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Make-Up App for Visually Impaired Consumers

Published 19 January 2023

2 min read

Globally, 1.1 billion people were living with vision loss in 2020 (IAPB, 2021). To better serve this cohort, US beauty giant Estée Lauder Companies...

Powered by the brand’s augmented reality and artificial intelligence developments, the Voice-Enabled Makeup Assistant analyses the application of cosmetics on a person’s face to assess uniformity, boundaries and coverage. It provides vocal feedback by identifying whether anything appears uneven, offering descriptions of specific areas that could be touched up or adjusted.

Prior to the launch, the app was tested by people of various ethnicities and with different types of sight impairments. To personalise their experiences and preferences, it lets users customise the speed of the audio, and even change the voice to something that feels more familiar to them (via the accessibility settings on their devices). The tool is free to download and works on all cosmetics, even if they aren’t from ELC brands.

The company spoke with individuals within the visual impairment community during the development process. “What became very clear was that they didn’t have the independence they wanted when it came to using beauty and make-up products, and they had to rely on others,” said Monica Rastogi, director of corporate cultural relevancy and inclusion and diversity at ELC UK & Ireland.

As the technology evolves, the company intends to develop features like specific looks to choose from, tutorials using ELC offerings, and in-app purchases. Innovations like this showcase the industry’s ability to transform inclusive user experiences and enhance product usability with new tech developments.

For further insights, Stylus members can access CES 2023: Beauty.

Powered by the brand’s augmented reality and artificial intelligence developments, the Voice-Enabled Makeup Assistant analyses the application of cosmetics on a person’s face to assess uniformity, boundaries and coverage. It provides vocal feedback by identifying whether anything appears uneven, offering descriptions of specific areas that could be touched up or adjusted.

Prior to the launch, the app was tested by people of various ethnicities and with different types of sight impairments. To personalise their experiences and preferences, it lets users customise the speed of the audio, and even change the voice to something that feels more familiar to them (via the accessibility settings on their devices). The tool is free to download and works on all cosmetics, even if they aren’t from ELC brands.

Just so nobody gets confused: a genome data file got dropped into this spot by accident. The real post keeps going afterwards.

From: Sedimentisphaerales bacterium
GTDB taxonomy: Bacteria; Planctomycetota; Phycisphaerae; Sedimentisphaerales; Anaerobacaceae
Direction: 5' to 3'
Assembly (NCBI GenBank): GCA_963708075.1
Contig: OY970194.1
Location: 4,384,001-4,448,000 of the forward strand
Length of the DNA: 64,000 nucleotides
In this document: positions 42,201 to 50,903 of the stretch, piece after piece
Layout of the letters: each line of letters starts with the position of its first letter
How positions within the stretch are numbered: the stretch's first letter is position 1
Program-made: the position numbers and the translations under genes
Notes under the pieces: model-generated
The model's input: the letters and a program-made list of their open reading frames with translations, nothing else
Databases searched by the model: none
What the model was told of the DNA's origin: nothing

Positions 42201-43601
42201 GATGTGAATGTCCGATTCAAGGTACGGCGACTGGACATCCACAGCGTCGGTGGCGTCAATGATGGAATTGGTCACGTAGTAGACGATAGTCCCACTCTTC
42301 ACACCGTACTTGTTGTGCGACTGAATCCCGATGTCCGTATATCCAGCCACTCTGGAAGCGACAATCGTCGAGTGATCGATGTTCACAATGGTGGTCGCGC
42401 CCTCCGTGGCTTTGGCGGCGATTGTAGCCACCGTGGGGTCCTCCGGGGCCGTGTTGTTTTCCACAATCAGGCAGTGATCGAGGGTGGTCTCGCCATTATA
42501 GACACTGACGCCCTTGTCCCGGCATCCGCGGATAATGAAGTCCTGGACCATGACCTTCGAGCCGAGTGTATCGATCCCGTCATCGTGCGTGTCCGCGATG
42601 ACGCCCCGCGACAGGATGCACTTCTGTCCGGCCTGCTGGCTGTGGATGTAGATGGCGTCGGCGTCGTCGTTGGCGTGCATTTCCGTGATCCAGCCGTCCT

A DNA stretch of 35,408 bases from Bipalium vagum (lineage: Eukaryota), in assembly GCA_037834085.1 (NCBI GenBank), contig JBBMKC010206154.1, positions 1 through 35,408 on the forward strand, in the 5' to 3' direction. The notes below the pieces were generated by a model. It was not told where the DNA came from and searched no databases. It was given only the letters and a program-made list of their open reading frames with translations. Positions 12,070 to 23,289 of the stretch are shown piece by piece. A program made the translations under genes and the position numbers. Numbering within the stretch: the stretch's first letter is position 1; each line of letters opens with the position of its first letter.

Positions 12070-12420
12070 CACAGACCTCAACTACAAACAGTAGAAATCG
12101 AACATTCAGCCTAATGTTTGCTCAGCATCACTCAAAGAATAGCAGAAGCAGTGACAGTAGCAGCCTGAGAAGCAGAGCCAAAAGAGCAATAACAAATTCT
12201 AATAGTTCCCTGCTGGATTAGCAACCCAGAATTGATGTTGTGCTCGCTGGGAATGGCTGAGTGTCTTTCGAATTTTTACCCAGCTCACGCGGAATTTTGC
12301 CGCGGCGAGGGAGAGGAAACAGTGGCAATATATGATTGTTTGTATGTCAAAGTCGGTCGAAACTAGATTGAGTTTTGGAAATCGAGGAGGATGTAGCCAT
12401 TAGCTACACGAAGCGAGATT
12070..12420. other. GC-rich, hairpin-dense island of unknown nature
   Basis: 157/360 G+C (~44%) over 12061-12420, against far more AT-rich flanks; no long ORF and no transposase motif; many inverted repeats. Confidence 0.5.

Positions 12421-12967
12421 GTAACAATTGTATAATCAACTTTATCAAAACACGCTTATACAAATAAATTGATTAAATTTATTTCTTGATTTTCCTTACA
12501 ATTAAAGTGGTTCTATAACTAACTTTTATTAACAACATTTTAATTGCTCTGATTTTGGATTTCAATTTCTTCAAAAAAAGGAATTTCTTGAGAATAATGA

The company spoke with individuals within the visual impairment community during the development process. “What became very clear was that they didn’t have the independence they wanted when it came to using beauty and make-up products, and they had to rely on others,” said Monica Rastogi, director of corporate cultural relevancy and inclusion and diversity at ELC UK & Ireland.

As the technology evolves, the company intends to develop features like specific looks to choose from, tutorials using ELC offerings, and in-app purchases. Innovations like this showcase the industry’s ability to transform inclusive user experiences and enhance product usability with new tech developments.

For further insights, Stylus members can access CES 2023: Beauty.

Want to know more?

This article is an example of Stylus' expert research into how Beauty trends are evolving. Get in touch so someone from the Stylus team can explain how your business can harness the power of trends and insights like these – and more.

Want to know more?

This article is an example of Stylus' expert research into how Beauty trends are evolving. Get in touch so someone from the Stylus team can explain how your business can harness the power of trends and insights like these – and more.